Hence in the last few months I've visited two orders and made plans to visit two more. Having a spiritual director makes a huge difference; I highly recommend it to all who are thinking of religious life, and especially to those who think they're smart enough to do without a director. Not that I know anything about that.

6:50 AM
The sun was over the housetops and beaming a beautiful golden light on Diep, Adonela, and me as we followed Brother Jerry to the rectory to chat a bit more. Fr. Sean came by. "You look like Jesus and the three Marys!" said he. We immediately filed the comment away to be taken out and savored later on, then said our goodbyes to the two departing Oblates.

7:00 AM
The three of us headed to a nearby Mexican restaurant and ordered champurrado and carne asada tacos for breakfast. It was good to sit and chat and debrief each other on various events.

8:00 AM
I arrived at another church nearby to follow a lead on a possible spiritual director, now that I need a new one. I parked and started rooting around in my purse when there came a knock at my car window. It was a police officer. "Are you here for the funeral, Ma'am?" Looking up I saw a hearse, a crowd of people in black, and tons of flowers; evidently the regular 8:30 AM Mass had turned into a funeral Mass for a day. I didn't want to crash somebody's funeral (done enough of that for one lifetime), nor did I want to waltz in among the mourners in my casual clothes, so I decided to postpone the search for this priest I want to see.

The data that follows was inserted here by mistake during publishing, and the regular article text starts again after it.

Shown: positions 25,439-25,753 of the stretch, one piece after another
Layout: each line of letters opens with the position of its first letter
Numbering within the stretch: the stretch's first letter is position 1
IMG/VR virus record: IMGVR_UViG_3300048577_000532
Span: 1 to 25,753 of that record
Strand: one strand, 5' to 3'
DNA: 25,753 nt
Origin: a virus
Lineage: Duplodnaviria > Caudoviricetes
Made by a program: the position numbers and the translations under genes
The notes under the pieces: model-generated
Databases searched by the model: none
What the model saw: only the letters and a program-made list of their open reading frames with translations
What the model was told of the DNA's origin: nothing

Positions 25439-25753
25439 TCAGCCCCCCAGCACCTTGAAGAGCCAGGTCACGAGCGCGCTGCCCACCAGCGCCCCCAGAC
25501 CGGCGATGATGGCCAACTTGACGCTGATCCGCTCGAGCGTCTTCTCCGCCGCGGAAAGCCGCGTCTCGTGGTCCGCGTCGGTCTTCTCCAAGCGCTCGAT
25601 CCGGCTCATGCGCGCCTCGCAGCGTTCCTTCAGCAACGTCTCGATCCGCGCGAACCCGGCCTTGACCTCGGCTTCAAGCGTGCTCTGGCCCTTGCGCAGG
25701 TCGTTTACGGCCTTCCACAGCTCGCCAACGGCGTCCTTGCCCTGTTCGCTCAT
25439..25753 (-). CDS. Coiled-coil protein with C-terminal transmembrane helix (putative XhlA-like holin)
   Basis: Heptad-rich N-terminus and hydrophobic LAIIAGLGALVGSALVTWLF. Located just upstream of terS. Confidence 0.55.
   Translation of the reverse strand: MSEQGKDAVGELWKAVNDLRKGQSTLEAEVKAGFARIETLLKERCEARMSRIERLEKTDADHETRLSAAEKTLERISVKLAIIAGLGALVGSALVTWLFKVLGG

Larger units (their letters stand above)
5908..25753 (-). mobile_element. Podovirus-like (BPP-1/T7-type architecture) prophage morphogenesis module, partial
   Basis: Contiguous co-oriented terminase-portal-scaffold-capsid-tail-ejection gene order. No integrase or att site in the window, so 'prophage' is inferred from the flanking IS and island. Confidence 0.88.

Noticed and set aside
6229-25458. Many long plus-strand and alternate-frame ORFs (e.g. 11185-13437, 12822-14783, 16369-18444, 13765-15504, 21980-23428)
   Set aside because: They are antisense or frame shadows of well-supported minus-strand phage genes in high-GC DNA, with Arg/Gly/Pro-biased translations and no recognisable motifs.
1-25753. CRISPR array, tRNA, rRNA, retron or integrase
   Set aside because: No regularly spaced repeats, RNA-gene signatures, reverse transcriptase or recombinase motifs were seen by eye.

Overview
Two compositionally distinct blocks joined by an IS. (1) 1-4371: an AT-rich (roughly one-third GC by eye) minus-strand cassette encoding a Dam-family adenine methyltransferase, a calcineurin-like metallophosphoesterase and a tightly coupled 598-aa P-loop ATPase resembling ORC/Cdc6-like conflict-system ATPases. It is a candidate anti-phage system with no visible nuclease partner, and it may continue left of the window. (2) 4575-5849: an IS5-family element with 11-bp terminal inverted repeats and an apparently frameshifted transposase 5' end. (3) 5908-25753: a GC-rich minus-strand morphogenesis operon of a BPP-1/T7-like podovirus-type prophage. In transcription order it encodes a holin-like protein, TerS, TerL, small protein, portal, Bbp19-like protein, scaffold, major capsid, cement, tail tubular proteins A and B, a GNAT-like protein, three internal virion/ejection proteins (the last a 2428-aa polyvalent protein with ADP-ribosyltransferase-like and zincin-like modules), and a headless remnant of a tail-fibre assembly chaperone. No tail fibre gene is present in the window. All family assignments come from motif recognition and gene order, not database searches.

8:50 AM
Back home. I took a leisurely walk down our long driveway, which is bursting with life and color thanks to all the gardening my retired parents do. I'll have to drag hoses around for hours to keep all this stuff watered and alive until they return. Gotta keep the cat fed too, but there's no danger of forgetting that chore-- she'll remind me.

9:00 AM
Checked email. Ohmygoodness ohmygoodness-- the new coadjutor bishop of Los Angeles has been appointed! For those who don't know what I'm talking about, he's a guy who's going to work with Cardinal Roger Mahony for a year, and then replace him as head of the Archdiocese of L.A. when Cdl. Mahony retires. The bishop of a diocese has a big influence on all the parishes therein, so we Catholics have been on tenterhooks about who the heir apparent will be.

And the answer is... it's Archbishop Gomez from San Antonio. I had no clue who the man was; the news story Adonela emailed made a big deal of the fact that he's Hispanic, but that means nothing to me one way or the other. Is he a good bishop? By that I mean: does he have a spine? Does he teach the Faith even when he's vilified for it? Does he act like a shepherd of souls rather than a politician?

There was one place where I knew I could find out fast. I headed over to Fr. Z's blog, and all the radtrad Catholics there were celebrating the news. That was good enough for me-- I started celebrating too, and as I read more on the web about him I got happier and happier. He was one of the first bishops to speak out against the abysmal decision of the president of Notre Dame... you all know that kerfuffle; I needn't go into it here. He's welcoming of the traditional Latin Mass, which is a big plus with me. And there's also this: "the 850,000-member San Antonio church's current contingent of 28 seminarians is double what Gomez found on his 2005 arrival." That's waaaaay more seminarians than we have for the number of Catholics here in L.A.; for years now very few men have been inspired to become priests in this archdiocese. Maybe the Pope was thinking of that when he made the appointment. And Abp. Gomez is from San Antonio, so maybe he's even a Spurs fan! :)